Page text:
Canada Goose loses court bid to shift London protesters
Canada Goose, which is known for its down jackets, has lost a legal battle to prevent animal rights activists from protesting outside its European flagship store in London.
The Regent Street boutique has become a focus of demonstrations since it opened in 2017, with groups frequently gathering outside to complain about the brand’s use of fur and down.
In December 2017, the premium outerwear brand obtained an interim injunction which restricted the number of protesters outside the store to 12.
But its bid to make the interim junction a final order failed this week when the High Court dismissed its claims and, pending an appeal, discharged the existing order.
The court found that an individual's right to protest is a deeply embedded legal right, and the judge refused to restrict it when the court could not be satisfied that the protesters had committed a civil wrong.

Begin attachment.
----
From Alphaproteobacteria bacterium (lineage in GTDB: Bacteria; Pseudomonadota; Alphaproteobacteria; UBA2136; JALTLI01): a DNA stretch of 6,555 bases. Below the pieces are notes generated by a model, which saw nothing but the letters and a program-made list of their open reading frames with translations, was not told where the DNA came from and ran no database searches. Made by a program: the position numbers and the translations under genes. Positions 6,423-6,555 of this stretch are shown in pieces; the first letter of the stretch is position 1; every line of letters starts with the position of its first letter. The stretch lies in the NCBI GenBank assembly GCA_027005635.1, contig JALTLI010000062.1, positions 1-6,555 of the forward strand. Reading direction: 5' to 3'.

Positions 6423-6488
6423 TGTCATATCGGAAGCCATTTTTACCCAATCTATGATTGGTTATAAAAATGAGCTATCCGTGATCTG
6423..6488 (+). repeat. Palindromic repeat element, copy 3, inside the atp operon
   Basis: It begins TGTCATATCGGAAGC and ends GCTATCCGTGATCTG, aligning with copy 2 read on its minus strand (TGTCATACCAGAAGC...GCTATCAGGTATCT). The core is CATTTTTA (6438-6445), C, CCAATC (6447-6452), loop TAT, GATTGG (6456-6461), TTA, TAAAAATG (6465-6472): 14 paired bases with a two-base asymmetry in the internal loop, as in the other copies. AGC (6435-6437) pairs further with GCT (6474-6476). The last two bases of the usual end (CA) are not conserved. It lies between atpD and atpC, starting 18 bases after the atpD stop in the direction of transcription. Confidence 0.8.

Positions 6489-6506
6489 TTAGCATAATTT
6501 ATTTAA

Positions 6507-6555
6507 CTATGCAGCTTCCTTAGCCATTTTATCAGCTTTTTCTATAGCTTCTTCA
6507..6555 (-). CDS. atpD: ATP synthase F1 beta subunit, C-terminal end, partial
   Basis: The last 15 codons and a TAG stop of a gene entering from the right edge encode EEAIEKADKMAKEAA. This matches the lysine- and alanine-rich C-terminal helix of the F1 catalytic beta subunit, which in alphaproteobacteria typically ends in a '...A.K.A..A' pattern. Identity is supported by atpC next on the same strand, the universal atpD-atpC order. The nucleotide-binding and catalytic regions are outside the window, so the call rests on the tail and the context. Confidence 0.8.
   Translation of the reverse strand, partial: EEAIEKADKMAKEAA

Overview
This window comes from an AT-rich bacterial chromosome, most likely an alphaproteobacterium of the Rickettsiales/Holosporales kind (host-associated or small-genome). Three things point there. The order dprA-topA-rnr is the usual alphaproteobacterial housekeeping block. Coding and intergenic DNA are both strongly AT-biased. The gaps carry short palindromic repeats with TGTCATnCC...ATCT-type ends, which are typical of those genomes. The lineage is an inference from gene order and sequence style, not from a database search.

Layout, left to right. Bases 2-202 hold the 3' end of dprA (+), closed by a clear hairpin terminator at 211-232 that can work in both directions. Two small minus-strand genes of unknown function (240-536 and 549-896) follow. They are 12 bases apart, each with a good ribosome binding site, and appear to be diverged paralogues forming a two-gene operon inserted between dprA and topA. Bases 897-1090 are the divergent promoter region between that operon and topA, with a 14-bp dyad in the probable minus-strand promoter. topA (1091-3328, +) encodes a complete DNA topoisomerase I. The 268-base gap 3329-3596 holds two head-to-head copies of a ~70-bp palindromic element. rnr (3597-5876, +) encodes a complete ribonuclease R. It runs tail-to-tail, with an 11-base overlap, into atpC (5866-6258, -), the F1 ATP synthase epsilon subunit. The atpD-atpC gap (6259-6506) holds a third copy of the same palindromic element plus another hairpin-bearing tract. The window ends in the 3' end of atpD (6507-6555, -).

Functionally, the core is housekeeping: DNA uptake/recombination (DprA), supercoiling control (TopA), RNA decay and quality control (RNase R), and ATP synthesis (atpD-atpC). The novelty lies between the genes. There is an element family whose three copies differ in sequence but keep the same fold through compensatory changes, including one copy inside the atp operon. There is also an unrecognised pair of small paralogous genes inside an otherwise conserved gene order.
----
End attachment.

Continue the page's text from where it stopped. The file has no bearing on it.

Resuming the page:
“The restrictions placed on demonstrations in the injunction are neither necessary nor proportionate,” the court said.
The ruling comes as more and more luxury brands and institutions jump on the fur-free bandwagon following years of pressure from activist groups. Prada, Gucci, Chanel and even the Queen have committed to stop using fur products in recent months.
Commenting on the Canada Goose case, Peta director Elisa Allen said: “The fact that Canada Goose tried to take such drastic and erroneous measures to silence legitimate protests shows that we're winning.
“If the company wants to stop protests, it can join the vast majority of the fashion industry and the British public in ditching cruelly obtained fur and embracing warm, stylish, and modern vegan materials."
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